A child is begotten by the combination of prakrti, the enjoyed, and purusa, the enjoyer. In the same way, whatever we see in the phenomenal world is produced by this combination of ksetra and ksetrajna

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Expressions researched:
"a child is begotten by the combination of prakrti, the enjoyed, and purusa, the enjoyer. In the same way, whatever we see in the phenomenal world is produced by this combination of ksetra and ksetrajna"

Other Books by Srila Prabhupada

Message of Godhead

Rice paddy is produced by the action and reaction of the field and the tiller, or a child is begotten by the combination of prakṛti, the enjoyed, and puruṣa, the enjoyer. In the same way, whatever we see in the phenomenal world is produced by this combination of kṣetra and kṣetrajña.
Message of Godhead 1:

In the language of Bhagavad-gītā, the spirit soul is called kṣetrajña, the knower or tiller of the field, whereas the body and mind, the coverings of the spirit soul, are called kṣetra, or the field. In the eleventh chapter of Bhagavad-gītā, the Personality of Godhead, Śrī Kṛṣṇa, discusses the subject matter of kṣetra, kṣetrajña, and also prakṛti (nature, or the phenomenal world, which is enjoyed) and puruṣa (the enjoyer of the phenomenal world). Lord Kṛṣṇa explains that all actions and reactions that take place in this phenomenal world are the actions and reactions of this combination of kṣetra and kṣetrajña, or nature and the enjoyer of nature. For instance, rice paddy is produced by the action and reaction of the field and the tiller, or a child is begotten by the combination of prakṛti, the enjoyed, and puruṣa, the enjoyer. In the same way, whatever we see in the phenomenal world is produced by this combination of kṣetra and kṣetrajña.

This kṣetrajña is the living spirit, whereas the kṣetra is the material which is lorded over. Physics, chemistry, astronomy, pharmacology, economics, sexology, and other material sciences deal with the materials of kṣetra. But the science that deals with spiritual existence—pertaining to kṣetrajña—is called transcendental knowledge. Real culture of knowledge, therefore, pertains not to kṣetra but to kṣetrajña. We shall get full opportunity to discuss all these subjects more elaborately, but for the present we may be satisfied simply by knowing that the kṣetrajña (puruṣa, or enjoyer) is the central objective of all knowledge, because it is this kṣetrajña alone that creates everything in conjunction with the material body and mind and the allied physical elements.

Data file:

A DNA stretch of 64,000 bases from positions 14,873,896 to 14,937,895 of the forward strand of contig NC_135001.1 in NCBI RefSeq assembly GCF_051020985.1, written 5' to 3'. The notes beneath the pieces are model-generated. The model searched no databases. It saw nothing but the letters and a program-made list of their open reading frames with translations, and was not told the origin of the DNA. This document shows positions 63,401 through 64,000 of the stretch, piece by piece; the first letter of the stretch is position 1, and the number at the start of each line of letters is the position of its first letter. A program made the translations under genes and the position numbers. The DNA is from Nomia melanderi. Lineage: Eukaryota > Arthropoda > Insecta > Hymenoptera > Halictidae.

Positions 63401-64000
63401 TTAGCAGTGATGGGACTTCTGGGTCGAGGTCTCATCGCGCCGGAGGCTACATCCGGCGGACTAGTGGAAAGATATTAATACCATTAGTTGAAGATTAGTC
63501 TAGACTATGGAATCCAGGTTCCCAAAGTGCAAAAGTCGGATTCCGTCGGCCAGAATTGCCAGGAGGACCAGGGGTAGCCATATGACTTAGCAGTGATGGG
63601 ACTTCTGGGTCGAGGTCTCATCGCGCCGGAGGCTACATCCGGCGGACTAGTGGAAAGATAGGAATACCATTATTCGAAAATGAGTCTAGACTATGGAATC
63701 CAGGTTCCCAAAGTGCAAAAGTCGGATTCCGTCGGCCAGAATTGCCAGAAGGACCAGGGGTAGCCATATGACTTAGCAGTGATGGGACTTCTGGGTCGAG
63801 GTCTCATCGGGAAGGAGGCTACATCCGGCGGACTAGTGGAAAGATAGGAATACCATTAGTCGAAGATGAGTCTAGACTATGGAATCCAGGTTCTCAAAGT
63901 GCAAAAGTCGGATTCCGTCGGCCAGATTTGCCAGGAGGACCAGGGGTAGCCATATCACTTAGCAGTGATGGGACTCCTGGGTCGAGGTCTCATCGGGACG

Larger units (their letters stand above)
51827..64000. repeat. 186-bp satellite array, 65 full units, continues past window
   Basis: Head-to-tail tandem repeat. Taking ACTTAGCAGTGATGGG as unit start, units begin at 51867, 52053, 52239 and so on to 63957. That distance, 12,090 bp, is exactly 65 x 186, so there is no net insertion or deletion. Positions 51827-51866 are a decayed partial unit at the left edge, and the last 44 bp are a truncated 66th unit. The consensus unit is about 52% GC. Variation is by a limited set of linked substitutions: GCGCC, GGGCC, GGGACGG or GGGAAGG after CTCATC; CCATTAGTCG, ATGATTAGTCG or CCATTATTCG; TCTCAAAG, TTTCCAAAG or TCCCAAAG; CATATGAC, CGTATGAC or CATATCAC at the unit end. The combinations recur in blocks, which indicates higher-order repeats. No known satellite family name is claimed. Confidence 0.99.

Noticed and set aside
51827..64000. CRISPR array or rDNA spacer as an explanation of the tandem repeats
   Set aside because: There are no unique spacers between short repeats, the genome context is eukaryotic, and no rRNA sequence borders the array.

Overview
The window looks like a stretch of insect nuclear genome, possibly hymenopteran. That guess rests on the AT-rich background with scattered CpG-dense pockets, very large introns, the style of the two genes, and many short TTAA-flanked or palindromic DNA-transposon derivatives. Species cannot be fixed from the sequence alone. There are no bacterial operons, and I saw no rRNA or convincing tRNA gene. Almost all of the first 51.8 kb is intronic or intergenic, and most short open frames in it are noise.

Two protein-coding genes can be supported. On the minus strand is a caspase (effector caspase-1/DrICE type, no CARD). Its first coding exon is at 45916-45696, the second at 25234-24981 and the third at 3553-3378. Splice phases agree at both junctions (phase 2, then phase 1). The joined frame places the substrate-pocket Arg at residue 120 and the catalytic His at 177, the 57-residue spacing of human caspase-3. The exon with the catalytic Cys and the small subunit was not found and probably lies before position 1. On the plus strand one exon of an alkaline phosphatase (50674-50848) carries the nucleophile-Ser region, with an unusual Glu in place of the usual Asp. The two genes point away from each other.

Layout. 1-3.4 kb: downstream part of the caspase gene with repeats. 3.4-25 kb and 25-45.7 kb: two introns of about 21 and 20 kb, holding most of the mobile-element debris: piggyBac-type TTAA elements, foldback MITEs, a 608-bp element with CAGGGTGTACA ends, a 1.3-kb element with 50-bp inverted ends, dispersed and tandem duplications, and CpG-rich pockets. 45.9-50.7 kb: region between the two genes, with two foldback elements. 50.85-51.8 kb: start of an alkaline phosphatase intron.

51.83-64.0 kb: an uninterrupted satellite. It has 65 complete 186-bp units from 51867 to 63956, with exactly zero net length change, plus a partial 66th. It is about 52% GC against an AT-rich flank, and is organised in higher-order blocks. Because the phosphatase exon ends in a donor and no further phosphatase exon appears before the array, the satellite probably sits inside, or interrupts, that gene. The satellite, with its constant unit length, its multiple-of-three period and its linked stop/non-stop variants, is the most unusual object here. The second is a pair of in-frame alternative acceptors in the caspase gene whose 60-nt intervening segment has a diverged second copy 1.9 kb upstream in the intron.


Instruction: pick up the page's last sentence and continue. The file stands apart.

The kṣetrajña is the eternal spirit, whereas the kṣetra is matter, which is temporary and ephemeral. This eternal truth is summarized in the Vedas in the aphorism brahma satyaṁ jagan mithyā: "Spirit is fact and the world is a false shadow." By "false shadow" one should understand that the world is temporary, existing only for the time being. But one should not make the mistake of thinking the world has no existence at all. I really possess my temporary material body and mind, and I must not make myself a laughing stock by denying the existence of my body and mind. At the same time, I must always remember that the body and mind are temporary arrangements. However, the spirit encaged by this body and mind is eternal truth and indestructible. No one can destroy the eternal spirit—that is what we need to understand at the present moment. The indestructible spirit is thus above the conception of violence and nonviolence.

Today, the whole world is mad after the culture of knowledge in relation to temporary arrangements for the gross material body and the subtle material mind. But more important than the body and mind is the spirit, which has been set aside without any proper culture of knowledge. As a result, the darkness of nescience has overshadowed the world and has brought about great unrest, disturbance, and distress. How long can one enjoy external happiness? It is like soaping the outer garments without putting any nourishment into the stomach.

But this eternal truth, the indestructible spirit, does exist as the living entity in each and every body. He is very minute and is finer than the finest atom. Learned experts have attempted to make a measurement of this living spirit. They say that the living spirit, the soul proper, can be measured approximately as one ten-thousandth part of the tip of a hair.

This living spirit remains within the body just like a tiny dose of a potent medicine: the soul spreads its presence all over the body. And thus, we can understand, the sensitivity we experience to even the slightest touch on any part of the body is due to the spreading of this living spirit throughout the body. But when this minute quantity of living spark is gone from the body, the body lies dead, prostrate, and it cannot feel the slightest pain—even if hacked by an ax.